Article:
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Campus taming wild cat problem

Cal State Long Beach officials strike a compromise with volunteers who feed feral felines.

November 04, 2008|Mark Medina | Medina is a Times staff writer.

Pulling into the parking lot on West Campus Drive at Cal State Long Beach, Dorothy Burstein figured that the cats would recognize the rumble of her Honda Accord.

If that didn't perk up their ears, the sound of her popping open the car trunk surely would.

"That means food," she said.

Burstein is a volunteer with a small nonprofit group that for the last 10 years has been quietly feeding the dozens of feral cats that live on the fringe of the university campus.

But the group, Campus Animal Assistance-Beach Cats, became the focus of attention last summer after two coyote sightings at the school stirred concerns about students' safety. University officials were worried that the cats were attracting the coyotes and on July 7 ordered Burstein's group to remove the estimated 150 animals from the campus.

The group was initially given 40 days to complete the task.

Since then, Burstein said, her group, which includes three other volunteers, has captured 65 cats and has found homes or an adoption agency for 53 of them. She said they are now hoping to tame the remaining felines, about 90% of which she said have been sterilized.

A California Department of Fish and Game investigation concluded that campus trash and food from more than a dozen cat feeding stations were largely responsible for luring the coyotes to campus. Burstein noted that 14 cats were eaten by the coyotes.

Bowing to public protests, school officials recently struck a compromise with Burstein's group. Officials approved a policy that would reduce the number of feline feeding stations from 15 to seven and limit feeding to 6 a.m. to 6 p.m.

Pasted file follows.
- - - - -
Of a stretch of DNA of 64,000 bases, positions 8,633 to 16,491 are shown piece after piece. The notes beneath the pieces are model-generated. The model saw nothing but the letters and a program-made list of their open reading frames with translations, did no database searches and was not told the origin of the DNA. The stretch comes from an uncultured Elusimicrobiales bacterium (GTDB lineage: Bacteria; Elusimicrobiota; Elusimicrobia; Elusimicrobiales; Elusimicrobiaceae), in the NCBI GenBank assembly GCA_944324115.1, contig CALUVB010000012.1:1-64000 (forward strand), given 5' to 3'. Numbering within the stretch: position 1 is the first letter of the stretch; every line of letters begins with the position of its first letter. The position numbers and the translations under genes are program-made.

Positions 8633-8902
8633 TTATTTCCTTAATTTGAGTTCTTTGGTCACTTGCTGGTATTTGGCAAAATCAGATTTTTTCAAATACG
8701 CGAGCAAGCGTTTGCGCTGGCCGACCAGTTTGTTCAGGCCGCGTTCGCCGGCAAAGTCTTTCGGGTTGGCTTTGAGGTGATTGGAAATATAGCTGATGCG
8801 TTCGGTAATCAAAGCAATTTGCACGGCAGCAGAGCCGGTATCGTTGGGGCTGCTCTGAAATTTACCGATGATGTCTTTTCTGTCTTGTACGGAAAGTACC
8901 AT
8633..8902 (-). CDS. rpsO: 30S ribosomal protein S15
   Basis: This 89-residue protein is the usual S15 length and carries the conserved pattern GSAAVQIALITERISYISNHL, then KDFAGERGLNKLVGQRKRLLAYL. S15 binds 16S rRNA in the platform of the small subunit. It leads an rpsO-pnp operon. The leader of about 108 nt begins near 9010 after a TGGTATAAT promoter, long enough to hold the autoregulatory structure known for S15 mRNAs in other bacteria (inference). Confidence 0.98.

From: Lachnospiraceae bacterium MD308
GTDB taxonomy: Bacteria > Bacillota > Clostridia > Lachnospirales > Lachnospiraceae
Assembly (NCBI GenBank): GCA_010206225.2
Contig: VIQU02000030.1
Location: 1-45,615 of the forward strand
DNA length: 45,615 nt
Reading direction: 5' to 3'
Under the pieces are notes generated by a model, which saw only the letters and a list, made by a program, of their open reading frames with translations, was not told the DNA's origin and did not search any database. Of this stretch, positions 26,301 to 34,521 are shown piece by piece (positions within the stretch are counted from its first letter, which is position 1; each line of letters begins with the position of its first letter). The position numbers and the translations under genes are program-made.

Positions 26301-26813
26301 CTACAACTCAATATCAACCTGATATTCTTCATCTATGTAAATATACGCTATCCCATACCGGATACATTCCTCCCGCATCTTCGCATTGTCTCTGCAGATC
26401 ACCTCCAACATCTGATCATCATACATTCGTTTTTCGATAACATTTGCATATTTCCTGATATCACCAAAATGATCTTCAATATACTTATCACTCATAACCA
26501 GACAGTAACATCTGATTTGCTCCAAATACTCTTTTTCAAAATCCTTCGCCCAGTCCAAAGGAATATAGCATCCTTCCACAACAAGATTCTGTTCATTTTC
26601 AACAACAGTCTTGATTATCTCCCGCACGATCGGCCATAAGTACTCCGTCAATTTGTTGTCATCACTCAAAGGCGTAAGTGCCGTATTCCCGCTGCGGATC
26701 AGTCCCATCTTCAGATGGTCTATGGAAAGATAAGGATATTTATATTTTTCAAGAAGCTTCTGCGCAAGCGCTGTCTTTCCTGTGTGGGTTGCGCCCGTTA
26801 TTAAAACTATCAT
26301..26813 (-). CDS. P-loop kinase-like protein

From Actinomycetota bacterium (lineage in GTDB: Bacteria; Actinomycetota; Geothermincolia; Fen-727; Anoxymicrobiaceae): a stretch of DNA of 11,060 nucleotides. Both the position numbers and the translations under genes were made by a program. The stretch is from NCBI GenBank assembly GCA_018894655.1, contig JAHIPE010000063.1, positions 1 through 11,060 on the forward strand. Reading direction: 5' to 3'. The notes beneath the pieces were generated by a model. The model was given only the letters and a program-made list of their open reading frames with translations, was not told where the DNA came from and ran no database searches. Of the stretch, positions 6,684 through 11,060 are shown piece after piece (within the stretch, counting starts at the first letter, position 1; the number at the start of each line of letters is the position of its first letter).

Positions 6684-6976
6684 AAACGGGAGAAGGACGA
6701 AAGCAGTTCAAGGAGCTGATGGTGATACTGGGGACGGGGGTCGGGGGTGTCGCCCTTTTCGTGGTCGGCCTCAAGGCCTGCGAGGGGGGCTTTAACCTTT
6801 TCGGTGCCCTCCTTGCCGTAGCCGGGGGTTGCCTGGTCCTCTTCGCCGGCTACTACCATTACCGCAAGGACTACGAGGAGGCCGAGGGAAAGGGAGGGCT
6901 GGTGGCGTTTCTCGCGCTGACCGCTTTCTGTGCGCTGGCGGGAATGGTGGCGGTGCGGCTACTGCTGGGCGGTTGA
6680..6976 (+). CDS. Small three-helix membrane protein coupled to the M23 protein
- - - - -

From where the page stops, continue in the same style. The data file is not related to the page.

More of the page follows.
The new policy is to take effect in two months. But school officials said that the steps already taken to control the cat population have proved effective.

"There is a higher comfort level now that we have a feral cat population that is managed in a way that will not interfere with campus life," said Mary Stephens, the university's vice president for administration and finance.

Some students said they have noticed a difference, with the cats less visible on campus.

"They're mostly in bushy areas when it's dark," freshman Kim Middleton said. "They're never out walking in open areas."

The university's actions contrast sharply with Los Angeles County Supervisor Don Knabe's order on Oct. 23 to remove up to 200 feral cats from the Rancho Los Amigos National Rehabilitation Center in Downey. The county's Department of Animal Care and Control will trap the cats and move them to a local shelter.

Not everyone is satisfied with the new policy at Cal State Long Beach.

Nancy Peterson, feral cat manager for the U.S. Humane Society, wrote a letter to Stephens about her organization's concerns before the university drafted its proposal, saying that reducing the number of feeding stations would only concentrate the cat population, making them more conspicuous on campus.

"I was trying to point out that the administration's goal and the goal of the caretakers are to reduce the number of feral cats on campus," Peterson said. "The proposed regulations will not accomplish that."

University officials said they decided on fewer feeding stations so there is not as much food in each area that could attract other animals, such as raccoons, possums and coyotes.

"There wasn't just one perspective on this," Stephens said. "We're trying to be rational and realistic."

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mark.medina@latimes.com

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